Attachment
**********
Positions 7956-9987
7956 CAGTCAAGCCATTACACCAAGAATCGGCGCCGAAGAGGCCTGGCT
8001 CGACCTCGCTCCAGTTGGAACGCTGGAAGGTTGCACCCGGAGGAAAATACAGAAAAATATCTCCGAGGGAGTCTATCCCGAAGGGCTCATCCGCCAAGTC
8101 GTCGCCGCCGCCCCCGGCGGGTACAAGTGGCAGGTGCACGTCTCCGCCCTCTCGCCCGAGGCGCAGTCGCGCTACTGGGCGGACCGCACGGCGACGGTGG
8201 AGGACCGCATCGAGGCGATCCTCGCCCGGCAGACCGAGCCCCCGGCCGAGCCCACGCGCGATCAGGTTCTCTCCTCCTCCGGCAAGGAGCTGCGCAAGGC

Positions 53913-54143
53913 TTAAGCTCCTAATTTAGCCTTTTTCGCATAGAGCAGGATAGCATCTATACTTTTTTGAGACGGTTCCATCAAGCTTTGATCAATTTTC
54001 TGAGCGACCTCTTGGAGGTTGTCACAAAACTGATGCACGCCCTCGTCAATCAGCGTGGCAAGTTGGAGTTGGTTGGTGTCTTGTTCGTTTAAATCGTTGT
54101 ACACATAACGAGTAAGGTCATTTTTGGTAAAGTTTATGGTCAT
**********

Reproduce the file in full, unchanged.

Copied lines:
Positions 7956-9987
7956 CAGTCAAGCCATTACACCAAGAATCGGCGCCGAAGAGGCCTGGCT
8001 CGACCTCGCTCCAGTTGGAACGCTGGAAGGTTGCACCCGGAGGAAAATACAGAAAAATATCTCCGAGGGAGTCTATCCCGAAGGGCTCATCCGCCAAGTC
8101 GTCGCCGCCGCCCCCGGCGGGTACAAGTGGCAGGTGCACGTCTCCGCCCTCTCGCCCGAGGCGCAGTCGCGCTACTGGGCGGACCGCACGGCGACGGTGG
8201 AGGACCGCATCGAGGCGATCCTCGCCCGGCAGACCGAGCCCCCGGCCGAGCCCACGCGCGATCAGGTTCTCTCCTCCTCCGGCAAGGAGCTGCGCAAGGC

Positions 53913-54143
53913 TTAAGCTCCTAATTTAGCCTTTTTCGCATAGAGCAGGATAGCATCTATACTTTTTTGAGACGGTTCCATCAAGCTTTGATCAATTTTC
54001 TGAGCGACCTCTTGGAGGTTGTCACAAAACTGATGCACGCCCTCGTCAATCAGCGTGGCAAGTTGGAGTTGGTTGGTGTCTTGTTCGTTTAAATCGTTGT
54101 ACACATAACGAGTAAGGTCATTTTTGGTAAAGTTTATGGTCAT